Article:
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Building a culture of volunteering: lessons learned and future aspirations

Over the last 24 months, at Irwin Mitchell we’ve seen the number of colleagues recording volunteering time rise from 16.8% in 2021/2022 to 25.9% in 2022/2023. A figure we are proud to say has been continuing to increase during the current financial year too.  

This isn’t entirely unexpected, it reflects a level of investment in our community investment strategy including the appointment of a new Volunteering and Pro Bono Programme Manager, Clemmie Burch, as a permanent addition to the Responsible Business team.  However, it also reflects some level of cultural change with a focus on volunteering as a long-term organisational commitment, and that has, perhaps unsurprisingly, created some challenges along the way.  If you find yourselves at the start of 2024 determined to make your colleague volunteering proposition more impactful, here are a few lessons we’ve learned:

  • There is a balance between ensuring colleague volunteering opportunities are strategic, aligned with corporate purpose and objectives, and genuinely engaging and motivating your workforce.  One of the best pieces of advice I’ve ever been given about community investment is to preserve its authenticity, when people are cynical over your motivations it can undermine everything you do in this space. Colleagues and other stakeholders want to know you are committed to creating change and will see through initiatives they don’t believe are genuinely motivated. 
  • Volunteering should be good for your business. To some extent, I think we are seeing a gradual move away from traditional one-off volunteer ‘days’ (although I appreciate there is still a place for some of these).  Our approach is certainly maturing to consider how we can align our people’s time and skills with volunteering roles, so they not only maximise the value they provide to our community partners but can further their own personal development at the same time.  Our aspiration is for 2024 to be the year where we start to see that becoming business as usual and not just a happy coincidence when it is achieved.
  •  Senior leaders role modelling behaviours and actively volunteering inspires and empowers others. For us, this means having senior leader sponsors for our key relationships and the engagement of our Regional Managing Partners who champion, endorse and support.  Linked to this is the recognition from senior leaders of the value of colleagues’ time spent volunteering.  Admittedly, this is not always easy to achieve and will vary in interpretation between organisations, but embedding volunteering in wider people policies and processes is a real indicator of the value the company places on it.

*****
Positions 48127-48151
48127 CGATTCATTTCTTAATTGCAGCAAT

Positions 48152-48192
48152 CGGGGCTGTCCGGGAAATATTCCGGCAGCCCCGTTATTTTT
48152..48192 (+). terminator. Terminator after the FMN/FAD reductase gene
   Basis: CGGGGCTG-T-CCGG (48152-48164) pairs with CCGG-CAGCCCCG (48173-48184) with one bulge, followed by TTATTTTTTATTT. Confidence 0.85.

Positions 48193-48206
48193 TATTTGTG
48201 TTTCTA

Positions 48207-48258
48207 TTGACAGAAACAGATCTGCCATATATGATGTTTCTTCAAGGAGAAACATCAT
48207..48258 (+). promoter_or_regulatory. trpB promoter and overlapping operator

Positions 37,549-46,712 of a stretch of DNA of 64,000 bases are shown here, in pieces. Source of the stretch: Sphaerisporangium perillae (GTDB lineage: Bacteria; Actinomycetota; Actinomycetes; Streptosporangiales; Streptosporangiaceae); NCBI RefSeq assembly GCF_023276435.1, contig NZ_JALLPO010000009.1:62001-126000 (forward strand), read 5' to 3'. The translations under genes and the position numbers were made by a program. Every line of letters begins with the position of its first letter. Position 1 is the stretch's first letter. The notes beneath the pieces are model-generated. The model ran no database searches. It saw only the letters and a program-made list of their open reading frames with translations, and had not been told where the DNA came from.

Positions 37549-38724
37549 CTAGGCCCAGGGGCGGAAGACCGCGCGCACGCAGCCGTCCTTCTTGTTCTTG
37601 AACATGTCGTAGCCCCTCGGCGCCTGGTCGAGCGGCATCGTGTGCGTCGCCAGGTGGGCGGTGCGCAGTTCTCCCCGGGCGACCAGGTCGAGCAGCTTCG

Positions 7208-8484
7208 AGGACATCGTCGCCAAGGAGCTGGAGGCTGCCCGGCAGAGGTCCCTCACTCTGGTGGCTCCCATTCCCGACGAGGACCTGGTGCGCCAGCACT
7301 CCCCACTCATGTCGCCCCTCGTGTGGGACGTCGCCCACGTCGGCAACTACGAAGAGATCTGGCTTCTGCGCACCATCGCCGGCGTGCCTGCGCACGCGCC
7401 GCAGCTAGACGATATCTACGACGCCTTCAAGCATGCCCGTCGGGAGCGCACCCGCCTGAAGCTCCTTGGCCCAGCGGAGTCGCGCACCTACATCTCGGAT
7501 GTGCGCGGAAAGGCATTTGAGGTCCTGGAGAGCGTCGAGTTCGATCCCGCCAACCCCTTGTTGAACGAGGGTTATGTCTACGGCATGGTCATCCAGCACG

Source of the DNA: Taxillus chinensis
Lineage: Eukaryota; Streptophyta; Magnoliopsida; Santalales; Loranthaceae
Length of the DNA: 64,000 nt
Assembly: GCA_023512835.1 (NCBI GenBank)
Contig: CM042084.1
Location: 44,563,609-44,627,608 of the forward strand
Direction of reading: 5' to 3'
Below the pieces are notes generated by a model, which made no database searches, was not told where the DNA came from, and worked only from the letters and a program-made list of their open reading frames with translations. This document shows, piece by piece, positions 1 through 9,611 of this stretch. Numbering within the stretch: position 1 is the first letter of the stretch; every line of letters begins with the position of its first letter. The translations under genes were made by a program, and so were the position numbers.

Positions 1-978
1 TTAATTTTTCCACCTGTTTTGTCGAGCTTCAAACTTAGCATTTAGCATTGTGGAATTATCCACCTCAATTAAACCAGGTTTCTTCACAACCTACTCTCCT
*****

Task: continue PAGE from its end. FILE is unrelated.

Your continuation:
• Staying focussed is key. We ask our colleagues to ensure their volunteering activities are consistent with our Responsible Business strategy.  In 2023, we undertook a double materiality assessment to understand the environmental, social and governance issues which are likely to have the most impact on the future of our business and the issues we have the greatest opportunity to influence. Our Responsible Business strategy is evolving as a result, and by linking our volunteering commitments directly to this, we can help our people use their time and skills to make a bigger difference in their communities.
  • Think about your policies and processes and measure what you do.  Having effective governance, policies and processes around volunteering is essential to help people volunteer safely with awareness of the risks involved.    Our focus is on trying to make it as easy as possible for people to volunteer, listening to the advice of our external community partners and our internal experts wherever possible, and ensuring we have a centralised source of ‘know how’ colleagues can access.    Finally, try to measure what you do so you can identify any issues and continually improve your approach.  That doesn’t have to be particularly sophisticated to start with - we have internal KPIs around volunteering which are used to assess progress against our strategy on a monthly basis.

Whilst all of the above have been important lessons learned for us, perhaps the best advice is to always remember the ultimate goal of volunteering i.e., to make a difference in our communities.  Even with the best of intentions, organisations sometimes get that wrong.  It might be convenient for volunteering to fit in to a ‘department away day’ as a way of team building and a one-off activity (and I appreciate this can sometimes work very successfully). However, for many schools, charities, and community organisations what they often need most is a longer-term relationship and a regular commitment of time from people – even if that is weekly or monthly or managed within a team so that it can be accommodated around other commitments.

Volunteering and a commitment to working with our local communities has been a long-standing part of our values and culture at Irwin Mitchell.  It sounds clichéd but seeing the firm’s impact on my local community in Sheffield, was one of the things which attracted me to join.  We often receive questions from potential recruits about our community investment programme and we know that being a responsible business is helping us to attract and retain talent.  Many, perhaps even most, people want to work for an organisation which adheres to its values and lives its purpose – investing in meaningful volunteering and sharing your stories with others is one way to do that.

We’ve started to see more clients, suppliers and business contacts interested in collaboration in this space and this is something we are keen to explore more in 2024.  We know how much our colleagues can achieve by volunteering together – if we can create opportunities to engage a wider group of stakeholders, imagine how much more we can achieve.